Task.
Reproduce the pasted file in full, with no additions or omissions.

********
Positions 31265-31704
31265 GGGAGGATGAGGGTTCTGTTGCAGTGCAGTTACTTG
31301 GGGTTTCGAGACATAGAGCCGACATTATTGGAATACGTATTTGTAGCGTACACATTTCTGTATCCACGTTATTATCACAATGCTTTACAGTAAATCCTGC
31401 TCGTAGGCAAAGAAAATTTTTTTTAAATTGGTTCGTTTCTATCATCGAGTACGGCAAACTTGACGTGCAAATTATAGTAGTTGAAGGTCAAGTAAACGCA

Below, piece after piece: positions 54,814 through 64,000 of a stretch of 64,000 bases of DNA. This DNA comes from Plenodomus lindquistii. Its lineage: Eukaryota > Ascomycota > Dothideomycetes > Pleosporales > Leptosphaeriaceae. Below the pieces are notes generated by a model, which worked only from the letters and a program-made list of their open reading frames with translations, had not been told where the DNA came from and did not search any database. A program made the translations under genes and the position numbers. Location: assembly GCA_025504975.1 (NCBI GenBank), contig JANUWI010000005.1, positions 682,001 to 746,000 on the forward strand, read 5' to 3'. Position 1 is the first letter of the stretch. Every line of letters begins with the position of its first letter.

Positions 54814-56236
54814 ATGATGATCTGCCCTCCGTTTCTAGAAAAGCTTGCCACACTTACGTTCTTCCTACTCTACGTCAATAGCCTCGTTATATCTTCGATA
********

Positions 31265-31704
31265 GGGAGGATGAGGGTTCTGTTGCAGTGCAGTTACTTG
31301 GGGTTTCGAGACATAGAGCCGACATTATTGGAATACGTATTTGTAGCGTACACATTTCTGTATCCACGTTATTATCACAATGCTTTACAGTAAATCCTGC
31401 TCGTAGGCAAAGAAAATTTTTTTTAAATTGGTTCGTTTCTATCATCGAGTACGGCAAACTTGACGTGCAAATTATAGTAGTTGAAGGTCAAGTAAACGCA

Below, piece after piece: positions 54,814 through 64,000 of a stretch of 64,000 bases of DNA. This DNA comes from Plenodomus lindquistii. Its lineage: Eukaryota > Ascomycota > Dothideomycetes > Pleosporales > Leptosphaeriaceae. Below the pieces are notes generated by a model, which worked only from the letters and a program-made list of their open reading frames with translations, had not been told where the DNA came from and did not search any database. A program made the translations under genes and the position numbers. Location: assembly GCA_025504975.1 (NCBI GenBank), contig JANUWI010000005.1, positions 682,001 to 746,000 on the forward strand, read 5' to 3'. Position 1 is the first letter of the stretch. Every line of letters begins with the position of its first letter.

Positions 54814-56236
54814 ATGATGATCTGCCCTCCGTTTCTAGAAAAGCTTGCCACACTTACGTTCTTCCTACTCTACGTCAATAGCCTCGTTATATCTTCGATA